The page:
Konstantin was a serendipitous find at the library. It’s a fairly simple story, but beautifully written, and there are some heart-stopping moments to propel the narrative along.
Based on the real life story of the Russian/Soviet scientist Konstantin Tsiolkovsky, this novella tells the story of the emergence of his interest in rocketry and astronautics, and how he overcame all manner of difficulties to become one of the founders of space travel. But the book is not a fictionalised biography, it is slices of an imagined life, focussing on the childhood, adolescence, and early adulthood of its subject. And Russia, with its magnificent landscapes and brutal weather, is almost a character too.
The book begins with Kostya’s childhood in Ryazan on the river Oka where his father Eduard Ignatyevich is a forester. He is an adventurous child with an enquiring mind but he falls victim to scarlet fever and is left with residual deafness. Because he cannot hear properly and his mother Maria Ivanova fusses over him, he is teased by his cousin and almost drowns in the frozen river. It would have been a loss to the world if he had.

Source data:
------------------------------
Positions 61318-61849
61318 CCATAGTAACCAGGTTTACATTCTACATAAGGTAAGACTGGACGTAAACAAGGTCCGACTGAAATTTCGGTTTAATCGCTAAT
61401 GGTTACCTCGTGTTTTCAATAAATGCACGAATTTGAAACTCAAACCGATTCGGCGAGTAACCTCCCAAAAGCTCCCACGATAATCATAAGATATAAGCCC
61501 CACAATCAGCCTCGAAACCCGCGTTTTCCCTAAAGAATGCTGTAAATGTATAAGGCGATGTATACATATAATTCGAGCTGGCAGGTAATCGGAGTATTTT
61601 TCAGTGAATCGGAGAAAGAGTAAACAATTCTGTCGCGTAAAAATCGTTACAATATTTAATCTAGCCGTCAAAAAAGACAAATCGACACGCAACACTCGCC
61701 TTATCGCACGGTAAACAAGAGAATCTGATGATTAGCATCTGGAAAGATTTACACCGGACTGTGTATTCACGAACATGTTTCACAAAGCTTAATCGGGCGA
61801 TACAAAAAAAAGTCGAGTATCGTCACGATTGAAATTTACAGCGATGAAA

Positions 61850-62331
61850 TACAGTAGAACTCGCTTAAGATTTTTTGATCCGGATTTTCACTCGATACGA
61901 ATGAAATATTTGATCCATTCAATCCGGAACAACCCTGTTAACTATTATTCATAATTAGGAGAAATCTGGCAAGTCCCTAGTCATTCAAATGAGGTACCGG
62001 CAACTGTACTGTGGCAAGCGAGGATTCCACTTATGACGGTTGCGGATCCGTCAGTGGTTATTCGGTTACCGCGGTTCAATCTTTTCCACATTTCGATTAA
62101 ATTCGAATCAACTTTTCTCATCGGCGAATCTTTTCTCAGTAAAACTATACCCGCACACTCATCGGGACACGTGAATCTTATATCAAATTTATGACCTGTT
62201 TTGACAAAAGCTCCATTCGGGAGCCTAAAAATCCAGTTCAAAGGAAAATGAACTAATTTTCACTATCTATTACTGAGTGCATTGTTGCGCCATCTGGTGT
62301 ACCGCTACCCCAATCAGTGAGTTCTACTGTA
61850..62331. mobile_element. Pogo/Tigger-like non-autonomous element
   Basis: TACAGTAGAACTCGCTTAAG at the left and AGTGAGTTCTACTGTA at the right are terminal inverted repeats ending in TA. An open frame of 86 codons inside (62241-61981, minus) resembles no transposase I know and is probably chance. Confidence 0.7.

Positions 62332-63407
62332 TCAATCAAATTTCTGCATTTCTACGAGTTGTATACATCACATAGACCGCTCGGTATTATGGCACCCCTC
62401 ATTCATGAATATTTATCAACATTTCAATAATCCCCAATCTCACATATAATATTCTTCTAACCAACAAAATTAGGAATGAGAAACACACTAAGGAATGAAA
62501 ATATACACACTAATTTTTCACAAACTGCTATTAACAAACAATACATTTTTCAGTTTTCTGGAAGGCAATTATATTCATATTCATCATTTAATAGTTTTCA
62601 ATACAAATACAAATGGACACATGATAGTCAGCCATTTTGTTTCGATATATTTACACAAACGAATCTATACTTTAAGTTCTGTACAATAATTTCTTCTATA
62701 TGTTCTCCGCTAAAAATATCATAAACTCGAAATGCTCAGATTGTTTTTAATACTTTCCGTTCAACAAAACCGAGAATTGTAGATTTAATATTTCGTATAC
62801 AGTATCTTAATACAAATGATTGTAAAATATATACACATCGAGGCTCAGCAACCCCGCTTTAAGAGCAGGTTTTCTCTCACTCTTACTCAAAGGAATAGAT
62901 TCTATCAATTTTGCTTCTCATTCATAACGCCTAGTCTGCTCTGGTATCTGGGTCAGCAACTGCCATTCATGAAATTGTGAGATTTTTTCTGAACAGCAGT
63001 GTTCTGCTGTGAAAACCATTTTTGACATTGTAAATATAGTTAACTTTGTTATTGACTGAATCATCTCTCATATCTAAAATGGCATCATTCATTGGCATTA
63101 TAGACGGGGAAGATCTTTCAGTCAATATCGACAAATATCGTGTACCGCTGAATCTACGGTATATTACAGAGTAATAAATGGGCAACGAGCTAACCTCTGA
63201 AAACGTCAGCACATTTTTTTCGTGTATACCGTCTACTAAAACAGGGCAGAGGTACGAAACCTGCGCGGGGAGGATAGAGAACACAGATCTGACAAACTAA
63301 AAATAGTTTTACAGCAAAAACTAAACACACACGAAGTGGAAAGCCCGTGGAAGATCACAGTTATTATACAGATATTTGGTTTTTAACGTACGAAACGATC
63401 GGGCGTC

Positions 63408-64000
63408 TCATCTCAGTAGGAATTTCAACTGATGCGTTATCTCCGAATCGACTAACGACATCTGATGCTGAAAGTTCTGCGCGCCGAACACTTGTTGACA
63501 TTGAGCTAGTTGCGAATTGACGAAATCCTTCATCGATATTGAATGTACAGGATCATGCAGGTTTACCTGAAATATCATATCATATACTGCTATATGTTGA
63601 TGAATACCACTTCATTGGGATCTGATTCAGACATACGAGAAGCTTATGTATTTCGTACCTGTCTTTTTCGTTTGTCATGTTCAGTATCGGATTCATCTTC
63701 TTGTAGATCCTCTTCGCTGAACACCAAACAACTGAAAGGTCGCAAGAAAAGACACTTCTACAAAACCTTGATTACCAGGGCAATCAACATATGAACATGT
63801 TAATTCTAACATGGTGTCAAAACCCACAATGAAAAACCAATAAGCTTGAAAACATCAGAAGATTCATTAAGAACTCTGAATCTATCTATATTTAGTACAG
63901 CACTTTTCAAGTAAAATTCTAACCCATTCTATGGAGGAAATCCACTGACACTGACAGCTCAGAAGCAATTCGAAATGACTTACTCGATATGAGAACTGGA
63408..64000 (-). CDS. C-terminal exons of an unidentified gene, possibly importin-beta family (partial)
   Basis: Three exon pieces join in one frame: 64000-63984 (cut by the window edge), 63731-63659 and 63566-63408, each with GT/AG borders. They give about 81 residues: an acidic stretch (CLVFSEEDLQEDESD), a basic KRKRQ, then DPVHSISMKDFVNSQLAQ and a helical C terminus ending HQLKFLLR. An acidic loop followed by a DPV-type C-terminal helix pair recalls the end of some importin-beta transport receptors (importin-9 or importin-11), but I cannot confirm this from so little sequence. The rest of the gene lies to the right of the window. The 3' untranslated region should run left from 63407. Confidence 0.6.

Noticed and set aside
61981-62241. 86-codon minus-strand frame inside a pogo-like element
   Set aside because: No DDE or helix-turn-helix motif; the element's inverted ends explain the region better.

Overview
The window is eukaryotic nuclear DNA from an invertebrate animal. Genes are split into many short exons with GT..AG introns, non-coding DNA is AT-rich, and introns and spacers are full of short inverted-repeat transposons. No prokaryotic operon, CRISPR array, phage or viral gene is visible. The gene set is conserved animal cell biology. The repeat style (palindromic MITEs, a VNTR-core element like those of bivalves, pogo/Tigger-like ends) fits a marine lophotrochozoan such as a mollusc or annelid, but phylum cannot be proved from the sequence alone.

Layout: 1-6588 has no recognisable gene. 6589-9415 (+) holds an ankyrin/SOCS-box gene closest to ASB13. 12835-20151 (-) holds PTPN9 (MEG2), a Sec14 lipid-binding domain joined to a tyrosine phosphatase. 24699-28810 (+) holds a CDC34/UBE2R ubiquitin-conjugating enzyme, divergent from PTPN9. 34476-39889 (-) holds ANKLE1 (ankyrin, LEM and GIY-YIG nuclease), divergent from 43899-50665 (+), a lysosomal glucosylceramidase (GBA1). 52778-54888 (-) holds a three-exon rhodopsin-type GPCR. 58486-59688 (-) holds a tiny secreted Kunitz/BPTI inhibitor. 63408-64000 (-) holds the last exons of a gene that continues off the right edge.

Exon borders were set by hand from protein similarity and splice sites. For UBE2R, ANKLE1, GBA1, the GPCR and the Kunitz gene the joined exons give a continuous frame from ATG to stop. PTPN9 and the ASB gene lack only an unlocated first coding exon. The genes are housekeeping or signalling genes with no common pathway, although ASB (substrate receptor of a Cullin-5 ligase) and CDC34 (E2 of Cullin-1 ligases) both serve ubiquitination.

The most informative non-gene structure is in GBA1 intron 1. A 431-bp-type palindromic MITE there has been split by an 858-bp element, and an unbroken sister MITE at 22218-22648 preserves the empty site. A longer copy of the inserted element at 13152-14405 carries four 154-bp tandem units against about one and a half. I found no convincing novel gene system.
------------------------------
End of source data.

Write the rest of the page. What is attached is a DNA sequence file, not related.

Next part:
Kostya is fascinated by the solar system and loves to make models of inventions like the steam engine, but he falls behind at school. His father, who believes passionately in the life of the mind, is very disappointed but he supports Kostya with an allowance for self-study in Moscow. By sheer good luck he becomes acquainted with the librarian at the Chertkovsky library, and it is Nikolai Fedorovich Federov who brings him a copy of Jules Verne’s From the Earth to the Moon. By now Kostya understands enough of physics to identify the flaws in Verne’s science – and to posit an alternative. He thinks there might be some way to harness the Earth’s centrifugal force.
The brutal poverty of those pre-Soviet days almost kills Kostya, and his interest in the daughter of a very wealthy aristocrat turns out to be perilous too. Kostya is headstrong, and passionate about his ideas, but the book concludes with his early career as an inspiring teacher, making experimental models on the side. In real life it was the Soviets who harnessed his genius and the epilogue reveals his legacy: it tells the harrowing story of Alexei Leonov’s first space walk in 1965 and near-disastrous re-entry.
I can’t help but note here that I remember the marvel of this space walk, which took place before the author Tom Bullough was even born. But I had never heard of Konstantin Tsiolkovsky, and I enjoyed reading his story.
Recommended for anyone who’s not blasé about the miracle of space travel!
Author: Tom Bullough
Publisher: Viking Penguin, 2012
Source: Kingston Library
Available from Fishpond: Konstantin